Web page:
Lenin considered the NEP as a strategic retreat from socialism. He believed it was capitalism, but justified it by insisting that it was a different type of capitalism, "state capitalism", the last stage of capitalism before socialism evolved. While Stalin seemed receptive towards Lenin's shift in policy towards a state capitalist system, he stated in the Twelfth Party Congress in April 1923 that it allowed the "growth of nationalistic and reactionary thinking..". He also states that in the recent Central Committee plenum there were speeches made which were incompatible with communism, all of which were ultimately caused by the NEP. These statements were made just after Lenin was incapacitated by strokes.
Leon Trotsky and Joseph Stalin disagreed over how to develop the Soviet economy. Trotsky, supported by radical members of the Communist Party, believed that socialism in Russia would only survive if the state controlled the allocation of all output. Trotsky believed that the state should repossess all output to invest in capital formation. On the other hand, Stalin supported the more moderate members of the Communist Party and advocated for a state-run capitalist economy. Stalin managed to wrest control of the Communist Party from Trotsky. After defeating the Trotsky faction, Stalin reversed his opinions about economic policy and implemented the first five-year plan.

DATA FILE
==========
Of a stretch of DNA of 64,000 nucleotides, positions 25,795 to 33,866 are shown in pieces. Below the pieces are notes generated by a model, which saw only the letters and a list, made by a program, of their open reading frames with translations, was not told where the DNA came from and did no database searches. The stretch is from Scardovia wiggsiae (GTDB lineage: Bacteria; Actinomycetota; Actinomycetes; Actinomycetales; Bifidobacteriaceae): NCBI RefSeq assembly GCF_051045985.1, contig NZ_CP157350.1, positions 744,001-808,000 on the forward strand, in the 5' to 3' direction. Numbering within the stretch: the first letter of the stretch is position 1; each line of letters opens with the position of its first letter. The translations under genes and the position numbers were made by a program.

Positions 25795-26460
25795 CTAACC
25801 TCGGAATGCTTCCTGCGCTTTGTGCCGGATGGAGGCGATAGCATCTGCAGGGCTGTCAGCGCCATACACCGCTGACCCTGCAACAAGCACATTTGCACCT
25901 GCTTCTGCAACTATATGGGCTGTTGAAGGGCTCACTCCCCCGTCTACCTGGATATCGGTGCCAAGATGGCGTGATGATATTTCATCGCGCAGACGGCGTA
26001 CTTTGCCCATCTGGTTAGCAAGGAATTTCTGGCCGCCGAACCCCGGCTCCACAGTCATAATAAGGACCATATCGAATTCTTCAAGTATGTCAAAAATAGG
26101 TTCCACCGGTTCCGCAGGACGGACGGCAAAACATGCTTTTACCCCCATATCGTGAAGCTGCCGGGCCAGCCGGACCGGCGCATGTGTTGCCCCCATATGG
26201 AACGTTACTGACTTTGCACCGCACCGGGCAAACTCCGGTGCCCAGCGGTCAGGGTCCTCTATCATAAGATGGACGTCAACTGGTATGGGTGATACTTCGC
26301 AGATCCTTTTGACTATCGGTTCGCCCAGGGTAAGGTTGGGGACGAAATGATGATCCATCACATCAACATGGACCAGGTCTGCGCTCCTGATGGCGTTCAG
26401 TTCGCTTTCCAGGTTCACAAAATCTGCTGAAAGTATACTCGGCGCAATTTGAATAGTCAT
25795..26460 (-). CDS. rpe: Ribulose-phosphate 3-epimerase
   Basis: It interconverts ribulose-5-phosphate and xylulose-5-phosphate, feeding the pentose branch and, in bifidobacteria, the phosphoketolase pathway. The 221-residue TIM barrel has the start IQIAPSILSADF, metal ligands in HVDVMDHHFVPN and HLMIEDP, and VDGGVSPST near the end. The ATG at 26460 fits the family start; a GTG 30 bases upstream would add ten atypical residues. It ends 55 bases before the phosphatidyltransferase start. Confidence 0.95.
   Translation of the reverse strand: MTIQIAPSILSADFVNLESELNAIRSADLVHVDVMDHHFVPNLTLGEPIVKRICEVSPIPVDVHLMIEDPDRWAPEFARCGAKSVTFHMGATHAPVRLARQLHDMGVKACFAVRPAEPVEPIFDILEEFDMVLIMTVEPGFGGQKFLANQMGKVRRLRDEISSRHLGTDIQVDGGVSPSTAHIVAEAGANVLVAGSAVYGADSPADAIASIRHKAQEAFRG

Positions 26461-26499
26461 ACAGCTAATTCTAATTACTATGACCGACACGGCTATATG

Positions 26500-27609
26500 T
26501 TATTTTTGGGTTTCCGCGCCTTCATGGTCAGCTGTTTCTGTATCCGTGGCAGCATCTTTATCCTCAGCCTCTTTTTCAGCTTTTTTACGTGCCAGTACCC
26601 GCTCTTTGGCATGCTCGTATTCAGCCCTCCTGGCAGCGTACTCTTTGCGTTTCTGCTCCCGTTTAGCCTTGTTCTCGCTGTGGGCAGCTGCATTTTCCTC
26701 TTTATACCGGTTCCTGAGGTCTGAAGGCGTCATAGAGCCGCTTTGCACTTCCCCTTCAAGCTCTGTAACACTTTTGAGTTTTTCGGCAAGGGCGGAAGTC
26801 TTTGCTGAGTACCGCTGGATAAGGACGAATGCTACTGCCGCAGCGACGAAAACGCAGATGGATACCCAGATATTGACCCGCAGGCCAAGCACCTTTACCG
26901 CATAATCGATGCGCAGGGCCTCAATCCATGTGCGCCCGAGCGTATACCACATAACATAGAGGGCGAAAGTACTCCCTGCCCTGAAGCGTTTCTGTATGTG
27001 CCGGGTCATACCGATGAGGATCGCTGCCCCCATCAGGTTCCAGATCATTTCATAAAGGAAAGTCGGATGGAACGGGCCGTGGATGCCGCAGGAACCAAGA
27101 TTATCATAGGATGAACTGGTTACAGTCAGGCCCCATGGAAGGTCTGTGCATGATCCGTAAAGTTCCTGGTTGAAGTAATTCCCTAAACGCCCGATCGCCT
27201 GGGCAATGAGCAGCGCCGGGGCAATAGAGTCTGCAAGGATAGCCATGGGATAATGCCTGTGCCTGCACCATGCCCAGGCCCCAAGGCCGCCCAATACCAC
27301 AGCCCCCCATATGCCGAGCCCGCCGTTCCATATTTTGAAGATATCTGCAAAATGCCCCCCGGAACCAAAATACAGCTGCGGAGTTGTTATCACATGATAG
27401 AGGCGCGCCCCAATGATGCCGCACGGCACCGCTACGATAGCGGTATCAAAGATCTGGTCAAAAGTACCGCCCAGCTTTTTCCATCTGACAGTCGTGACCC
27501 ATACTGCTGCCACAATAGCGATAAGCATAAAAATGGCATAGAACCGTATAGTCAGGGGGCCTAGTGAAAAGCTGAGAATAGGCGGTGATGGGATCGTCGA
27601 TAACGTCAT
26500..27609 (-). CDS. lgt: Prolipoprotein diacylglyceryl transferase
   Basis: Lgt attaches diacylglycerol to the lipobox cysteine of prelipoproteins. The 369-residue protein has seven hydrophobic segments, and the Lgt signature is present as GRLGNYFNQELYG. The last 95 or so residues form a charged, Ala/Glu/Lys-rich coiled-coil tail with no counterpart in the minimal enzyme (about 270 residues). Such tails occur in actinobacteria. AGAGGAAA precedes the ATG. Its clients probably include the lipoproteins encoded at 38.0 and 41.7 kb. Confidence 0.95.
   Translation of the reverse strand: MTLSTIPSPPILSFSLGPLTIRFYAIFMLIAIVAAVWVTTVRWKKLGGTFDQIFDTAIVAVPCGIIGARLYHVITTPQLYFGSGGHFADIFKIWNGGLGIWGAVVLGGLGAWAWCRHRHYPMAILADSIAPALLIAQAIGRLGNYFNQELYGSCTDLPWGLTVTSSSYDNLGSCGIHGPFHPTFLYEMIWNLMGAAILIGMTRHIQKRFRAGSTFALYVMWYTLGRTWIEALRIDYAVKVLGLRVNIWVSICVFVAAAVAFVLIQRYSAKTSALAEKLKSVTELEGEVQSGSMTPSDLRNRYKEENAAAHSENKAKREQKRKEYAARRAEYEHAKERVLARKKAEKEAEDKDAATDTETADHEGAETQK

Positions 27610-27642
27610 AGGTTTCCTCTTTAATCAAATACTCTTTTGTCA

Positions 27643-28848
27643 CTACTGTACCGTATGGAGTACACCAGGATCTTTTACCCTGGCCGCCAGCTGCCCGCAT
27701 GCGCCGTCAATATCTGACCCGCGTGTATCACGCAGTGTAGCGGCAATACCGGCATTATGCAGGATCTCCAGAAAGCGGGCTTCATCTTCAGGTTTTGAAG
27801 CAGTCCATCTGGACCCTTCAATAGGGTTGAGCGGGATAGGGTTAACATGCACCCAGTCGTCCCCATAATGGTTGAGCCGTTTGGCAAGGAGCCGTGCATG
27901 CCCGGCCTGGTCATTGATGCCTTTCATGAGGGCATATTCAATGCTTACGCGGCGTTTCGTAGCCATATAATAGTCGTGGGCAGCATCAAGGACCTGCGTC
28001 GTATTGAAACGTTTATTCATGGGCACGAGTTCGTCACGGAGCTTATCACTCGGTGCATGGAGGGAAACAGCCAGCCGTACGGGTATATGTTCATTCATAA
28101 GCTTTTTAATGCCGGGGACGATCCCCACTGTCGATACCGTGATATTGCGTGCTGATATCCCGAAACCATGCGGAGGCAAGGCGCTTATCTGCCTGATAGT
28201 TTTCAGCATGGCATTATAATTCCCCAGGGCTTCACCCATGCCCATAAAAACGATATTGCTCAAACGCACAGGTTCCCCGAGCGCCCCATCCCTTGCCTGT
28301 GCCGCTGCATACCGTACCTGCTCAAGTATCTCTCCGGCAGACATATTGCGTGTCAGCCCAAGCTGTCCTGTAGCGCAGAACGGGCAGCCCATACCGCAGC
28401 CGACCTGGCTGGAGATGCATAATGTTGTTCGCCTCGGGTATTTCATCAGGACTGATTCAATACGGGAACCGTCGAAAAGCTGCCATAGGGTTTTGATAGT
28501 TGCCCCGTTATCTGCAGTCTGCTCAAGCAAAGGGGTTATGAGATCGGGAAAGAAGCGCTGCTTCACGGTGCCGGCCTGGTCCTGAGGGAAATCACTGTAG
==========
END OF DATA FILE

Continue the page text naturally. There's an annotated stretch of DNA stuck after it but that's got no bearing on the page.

After the New Economic Policy was instituted, agricultural production increased greatly. In order to stimulate economic growth, farmers were given the opportunity to sell portions of their crops to the government in exchange for monetary compensation. Farmers now had the option to sell some of their produce, giving them a personal economic incentive to produce more grain. This incentive, coupled with the breakup of the quasi-feudal landed estates, surpassed pre-Revolution agricultural production. The agricultural sector became increasingly reliant on small family farms, while heavy industries, banks, and financial institutions remained owned and run by the state. This created an imbalance in the economy where the agricultural sector was growing much faster than heavy industry. To maintain their income, factories raised prices. Due to the rising cost of manufactured goods, peasants had to produce much more wheat to buy these consumer goods, which increased supply and thus lowered the price of these agricultural products. This fall in prices of agricultural goods and sharp rise in prices of industrial products was known as the Scissors Crisis (due to the crossing of graphs of the prices of the two types of product). Peasants began withholding their surpluses in wait for higher prices, or sold them to "NEPmen" (traders and middle-men) who re-sold them at high prices. Many Communist Party members considered this an exploitation of urban consumers. To lower the price of consumer goods, the state took measures to decrease inflation and enact reforms on the internal practices of the factories. The government also fixed prices, in an attempt to halt the scissor effect.